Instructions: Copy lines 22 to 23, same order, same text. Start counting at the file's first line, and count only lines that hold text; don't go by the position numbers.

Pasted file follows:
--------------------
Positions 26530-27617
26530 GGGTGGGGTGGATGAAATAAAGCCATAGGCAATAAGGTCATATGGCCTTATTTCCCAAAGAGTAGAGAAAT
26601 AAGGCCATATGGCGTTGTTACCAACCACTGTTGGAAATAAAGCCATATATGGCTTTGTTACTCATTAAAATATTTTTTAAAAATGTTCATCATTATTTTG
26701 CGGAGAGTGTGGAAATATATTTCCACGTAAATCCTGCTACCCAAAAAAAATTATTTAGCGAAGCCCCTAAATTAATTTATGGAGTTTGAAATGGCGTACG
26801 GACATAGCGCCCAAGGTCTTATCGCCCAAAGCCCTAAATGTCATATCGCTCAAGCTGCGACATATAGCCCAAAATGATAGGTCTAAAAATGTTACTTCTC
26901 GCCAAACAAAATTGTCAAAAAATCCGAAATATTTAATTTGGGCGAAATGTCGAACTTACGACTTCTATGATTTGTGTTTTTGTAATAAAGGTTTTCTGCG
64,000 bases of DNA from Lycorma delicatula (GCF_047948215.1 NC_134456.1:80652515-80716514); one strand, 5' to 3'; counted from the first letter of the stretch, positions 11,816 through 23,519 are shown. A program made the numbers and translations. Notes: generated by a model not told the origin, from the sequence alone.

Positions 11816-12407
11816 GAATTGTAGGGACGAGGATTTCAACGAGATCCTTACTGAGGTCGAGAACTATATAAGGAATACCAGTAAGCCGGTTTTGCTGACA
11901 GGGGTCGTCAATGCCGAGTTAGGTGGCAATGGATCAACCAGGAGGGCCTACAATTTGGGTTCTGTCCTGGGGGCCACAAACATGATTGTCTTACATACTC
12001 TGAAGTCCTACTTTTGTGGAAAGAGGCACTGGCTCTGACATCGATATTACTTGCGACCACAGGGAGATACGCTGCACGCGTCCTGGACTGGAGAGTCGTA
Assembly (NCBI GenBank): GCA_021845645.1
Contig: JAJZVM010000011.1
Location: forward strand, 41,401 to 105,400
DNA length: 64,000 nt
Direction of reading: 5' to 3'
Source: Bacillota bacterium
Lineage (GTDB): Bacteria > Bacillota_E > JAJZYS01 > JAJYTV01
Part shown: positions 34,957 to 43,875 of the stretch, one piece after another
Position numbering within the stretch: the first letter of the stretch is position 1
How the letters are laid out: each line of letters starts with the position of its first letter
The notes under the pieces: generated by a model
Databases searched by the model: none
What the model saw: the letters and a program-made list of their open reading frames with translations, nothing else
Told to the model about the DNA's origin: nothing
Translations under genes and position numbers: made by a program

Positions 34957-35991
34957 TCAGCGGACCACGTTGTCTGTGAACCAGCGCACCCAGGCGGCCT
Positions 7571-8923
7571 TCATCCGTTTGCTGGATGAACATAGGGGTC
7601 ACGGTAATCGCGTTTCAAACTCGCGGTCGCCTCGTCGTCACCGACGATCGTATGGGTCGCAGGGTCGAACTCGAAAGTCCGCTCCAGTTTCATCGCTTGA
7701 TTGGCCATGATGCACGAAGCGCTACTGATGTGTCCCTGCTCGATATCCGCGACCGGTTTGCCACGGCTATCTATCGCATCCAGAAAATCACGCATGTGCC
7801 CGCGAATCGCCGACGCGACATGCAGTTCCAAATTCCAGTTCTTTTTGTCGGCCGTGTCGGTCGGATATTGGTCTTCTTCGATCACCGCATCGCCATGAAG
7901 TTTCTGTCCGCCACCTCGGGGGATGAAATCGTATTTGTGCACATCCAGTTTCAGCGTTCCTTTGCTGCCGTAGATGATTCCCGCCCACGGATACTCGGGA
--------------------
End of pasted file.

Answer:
The notes under the pieces: generated by a model
Databases searched by the model: none